(John Kemp is a Reuters market analyst. The views expressed are his own.)

LONDON: U.S. manufacturing is already in recession based on the latest monthly report on business from the Institute for Supply Management (ISM) issued on Feb. 1:

* The ISM purchasing managers’ index slipped to 47.4 (16th percentile for all months since 1980) in January from 48.4 (19th percentile) in December and 57.6 (85th percentile) a year earlier.

* The composite index has fallen in 12 of the last 15 months to its lowest since the first wave of the pandemic in March and April 2020 and before that the recession in June 2009.

* The index has been below the 50-point threshold dividing expanding activity from a contraction every month since November and is lower than in the mid-cycle slowdowns in 2015/16 and 2011/12.

* The new orders component slumped to 42.5 (6th percentile) from 45.2 (8th percentile) in December and 57.9 (62nd percentile) a year ago, implying the downturn is likely to deepen over the next few months.

* Manufacturers reported the inflow of new business was lower (34%) rather than higher (15%) by a clear margin.

* Employment remains stronger than the other components of the survey, with the index at 50.6 (38th) in January down from 53.8 (68th percentile) a year earlier.

* More manufacturers reported cutting jobs (17%) than adding them (15%) but the overall picture was one in which labour demand was little changed.

* The resilience of manufacturing employment is likely attributable to “labour hoarding” as businesses only recently forced to hire expensively are reluctant to reduce headcount.

* In contrast to manufacturers in the Eurozone, temporarily lifted by lower energy prices, and China, lifted by the passing of the COVID wave, U.S. manufacturers felt the full impact of a cyclical slowdown.

So far, only the manufacturing sector is unambiguously in recession. The evidence for the much larger services sector, which is also more labour intensive and displays much more inertia, is less clear.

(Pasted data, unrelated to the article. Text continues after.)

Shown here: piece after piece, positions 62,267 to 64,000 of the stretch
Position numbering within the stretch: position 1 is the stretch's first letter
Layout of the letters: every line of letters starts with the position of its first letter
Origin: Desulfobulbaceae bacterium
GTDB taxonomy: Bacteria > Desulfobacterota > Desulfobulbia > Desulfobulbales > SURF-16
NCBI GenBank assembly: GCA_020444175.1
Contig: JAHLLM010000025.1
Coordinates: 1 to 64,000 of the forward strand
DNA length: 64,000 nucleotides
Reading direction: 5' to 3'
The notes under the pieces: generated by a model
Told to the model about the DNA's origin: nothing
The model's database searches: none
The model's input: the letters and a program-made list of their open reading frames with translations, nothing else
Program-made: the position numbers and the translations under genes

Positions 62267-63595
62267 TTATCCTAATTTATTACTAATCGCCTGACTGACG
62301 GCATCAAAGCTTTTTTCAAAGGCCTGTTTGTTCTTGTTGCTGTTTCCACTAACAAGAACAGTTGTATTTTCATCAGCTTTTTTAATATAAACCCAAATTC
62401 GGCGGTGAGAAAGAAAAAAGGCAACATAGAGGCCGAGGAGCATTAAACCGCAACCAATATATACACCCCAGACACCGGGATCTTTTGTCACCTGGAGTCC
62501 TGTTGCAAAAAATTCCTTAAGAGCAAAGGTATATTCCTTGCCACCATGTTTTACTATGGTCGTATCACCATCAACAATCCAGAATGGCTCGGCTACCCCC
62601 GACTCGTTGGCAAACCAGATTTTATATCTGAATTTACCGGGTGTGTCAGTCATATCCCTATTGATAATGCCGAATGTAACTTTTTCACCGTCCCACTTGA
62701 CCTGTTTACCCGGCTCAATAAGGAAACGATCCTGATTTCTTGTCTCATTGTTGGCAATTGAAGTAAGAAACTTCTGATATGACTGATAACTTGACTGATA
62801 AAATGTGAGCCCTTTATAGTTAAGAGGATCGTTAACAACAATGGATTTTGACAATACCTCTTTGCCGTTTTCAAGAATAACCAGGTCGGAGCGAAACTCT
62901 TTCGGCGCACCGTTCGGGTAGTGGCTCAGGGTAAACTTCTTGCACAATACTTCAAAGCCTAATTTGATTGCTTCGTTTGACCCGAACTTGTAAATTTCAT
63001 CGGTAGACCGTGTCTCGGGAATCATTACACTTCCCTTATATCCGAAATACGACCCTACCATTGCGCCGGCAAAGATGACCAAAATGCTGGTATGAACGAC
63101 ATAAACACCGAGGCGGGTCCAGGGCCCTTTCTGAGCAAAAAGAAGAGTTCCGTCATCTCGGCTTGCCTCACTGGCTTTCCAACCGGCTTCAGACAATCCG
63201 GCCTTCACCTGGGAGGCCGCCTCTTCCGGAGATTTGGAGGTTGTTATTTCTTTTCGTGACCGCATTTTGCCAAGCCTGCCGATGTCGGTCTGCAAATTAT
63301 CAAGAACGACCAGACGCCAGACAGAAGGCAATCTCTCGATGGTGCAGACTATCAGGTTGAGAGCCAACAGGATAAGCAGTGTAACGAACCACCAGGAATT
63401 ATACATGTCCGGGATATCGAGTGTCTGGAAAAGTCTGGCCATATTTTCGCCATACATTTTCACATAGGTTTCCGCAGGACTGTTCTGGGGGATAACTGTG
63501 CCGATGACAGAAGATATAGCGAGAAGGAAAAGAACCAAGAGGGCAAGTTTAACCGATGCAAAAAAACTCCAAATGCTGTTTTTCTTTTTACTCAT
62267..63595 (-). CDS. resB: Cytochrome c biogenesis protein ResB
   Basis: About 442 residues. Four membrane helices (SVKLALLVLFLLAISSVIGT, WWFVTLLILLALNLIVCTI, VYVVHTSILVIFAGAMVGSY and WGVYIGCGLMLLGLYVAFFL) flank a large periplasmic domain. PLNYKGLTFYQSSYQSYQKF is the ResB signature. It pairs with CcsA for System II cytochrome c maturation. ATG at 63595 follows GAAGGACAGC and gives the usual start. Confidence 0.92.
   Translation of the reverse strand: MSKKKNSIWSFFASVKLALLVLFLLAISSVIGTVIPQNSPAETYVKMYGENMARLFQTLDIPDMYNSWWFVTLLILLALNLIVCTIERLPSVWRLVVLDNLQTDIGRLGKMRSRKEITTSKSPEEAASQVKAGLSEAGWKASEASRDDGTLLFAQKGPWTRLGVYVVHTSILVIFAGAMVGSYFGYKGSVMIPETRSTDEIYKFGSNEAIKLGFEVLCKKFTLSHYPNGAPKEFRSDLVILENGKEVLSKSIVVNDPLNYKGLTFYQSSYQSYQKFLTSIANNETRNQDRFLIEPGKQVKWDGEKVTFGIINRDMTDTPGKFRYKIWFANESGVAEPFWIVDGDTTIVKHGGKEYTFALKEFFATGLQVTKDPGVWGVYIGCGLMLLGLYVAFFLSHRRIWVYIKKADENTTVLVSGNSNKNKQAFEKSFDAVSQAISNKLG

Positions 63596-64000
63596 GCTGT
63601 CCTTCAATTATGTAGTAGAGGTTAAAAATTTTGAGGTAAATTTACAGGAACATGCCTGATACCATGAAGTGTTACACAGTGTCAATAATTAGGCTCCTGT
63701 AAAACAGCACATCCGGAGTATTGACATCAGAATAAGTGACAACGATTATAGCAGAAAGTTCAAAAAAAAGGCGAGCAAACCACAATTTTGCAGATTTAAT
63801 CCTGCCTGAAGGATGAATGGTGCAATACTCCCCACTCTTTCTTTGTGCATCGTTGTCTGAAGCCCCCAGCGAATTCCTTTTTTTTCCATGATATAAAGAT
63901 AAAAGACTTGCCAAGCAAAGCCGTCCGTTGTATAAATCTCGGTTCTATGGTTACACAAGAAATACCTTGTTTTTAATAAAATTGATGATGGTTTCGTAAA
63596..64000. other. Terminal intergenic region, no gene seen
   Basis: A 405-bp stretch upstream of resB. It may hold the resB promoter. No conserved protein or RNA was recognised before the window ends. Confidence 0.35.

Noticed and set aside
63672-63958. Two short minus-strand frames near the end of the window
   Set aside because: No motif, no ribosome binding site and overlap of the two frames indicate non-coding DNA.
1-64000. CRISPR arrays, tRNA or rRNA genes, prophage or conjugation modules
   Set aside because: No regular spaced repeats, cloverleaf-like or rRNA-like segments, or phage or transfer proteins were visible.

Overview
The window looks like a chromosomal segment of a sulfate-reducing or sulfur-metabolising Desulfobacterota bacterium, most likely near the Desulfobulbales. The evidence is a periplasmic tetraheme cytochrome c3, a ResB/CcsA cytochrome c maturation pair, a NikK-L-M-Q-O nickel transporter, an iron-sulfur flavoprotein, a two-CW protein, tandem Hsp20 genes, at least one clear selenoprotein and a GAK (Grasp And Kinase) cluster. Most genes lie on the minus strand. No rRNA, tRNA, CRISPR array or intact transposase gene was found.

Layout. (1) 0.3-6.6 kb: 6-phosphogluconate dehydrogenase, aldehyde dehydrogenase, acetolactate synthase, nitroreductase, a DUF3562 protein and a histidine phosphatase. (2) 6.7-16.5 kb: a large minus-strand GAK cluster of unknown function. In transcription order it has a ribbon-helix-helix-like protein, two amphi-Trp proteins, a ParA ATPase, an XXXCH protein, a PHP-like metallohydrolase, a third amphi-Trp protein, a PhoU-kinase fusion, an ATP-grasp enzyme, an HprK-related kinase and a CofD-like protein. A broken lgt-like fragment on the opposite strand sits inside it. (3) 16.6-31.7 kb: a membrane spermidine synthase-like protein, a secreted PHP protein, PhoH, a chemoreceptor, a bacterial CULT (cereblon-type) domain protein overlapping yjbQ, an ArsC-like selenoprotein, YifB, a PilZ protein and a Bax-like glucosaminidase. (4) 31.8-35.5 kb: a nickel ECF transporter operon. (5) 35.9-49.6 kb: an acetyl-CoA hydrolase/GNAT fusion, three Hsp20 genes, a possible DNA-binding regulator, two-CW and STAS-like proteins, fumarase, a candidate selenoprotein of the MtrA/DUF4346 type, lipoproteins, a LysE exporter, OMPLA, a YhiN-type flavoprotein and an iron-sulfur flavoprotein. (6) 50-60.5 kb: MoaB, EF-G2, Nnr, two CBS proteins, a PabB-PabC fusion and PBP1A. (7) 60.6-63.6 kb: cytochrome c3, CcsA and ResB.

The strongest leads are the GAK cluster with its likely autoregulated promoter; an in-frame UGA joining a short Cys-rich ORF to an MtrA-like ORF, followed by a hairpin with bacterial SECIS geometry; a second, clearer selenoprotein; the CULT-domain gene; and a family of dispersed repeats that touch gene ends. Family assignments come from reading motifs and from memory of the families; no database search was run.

But if the manufacturing sector continues to contract, the rest of the economy is likely to follow into at least a significant mid-cycle slowdown and probably an outright recession.

Chartbook: US manufacturing activity

The weakness in the manufacturing surveys is consistent with the slack demand revealed in the national income accounts for the fourth quarter of 2022.

Real final sales to private domestic purchasers (FSPDP), which exclude volatile changes in inventories, trade and government spending, increased at an annualised rate of just 0.2% between October and December.

Real FSPDP grew at the slowest rate since the first wave of the pandemic and before that the 2008/09 recession, consistent with an economy close to or already in recession.

Household income and expenditure is also starting to falter as price increases continue to outstrip wages and other compensation.

Real personal income less current transfer payments (PILT), one of the time series used to identify the onset of recessions, increased by less than 0.3% in the twelve months to December.

The U.S. economy stalled over the last three months despite support from lower oil prices; with no underlying momentum, it is only one modest shock away from a significant cyclical slowdown centred on manufacturing becoming a full-blown recession.

Related columns:

- Recession now or later? Unenviable alternatives for 2023 (Reuters, January 26, 2023)

- U.S. manufacturing has probably entered recession (Reuters, January 19, 2023)

- U.S. container freight is shrinking (Reuters, November 16, 2022)

John Kemp is a Reuters market analyst. The views expressed are his own. (Editing by Barbara Lewis)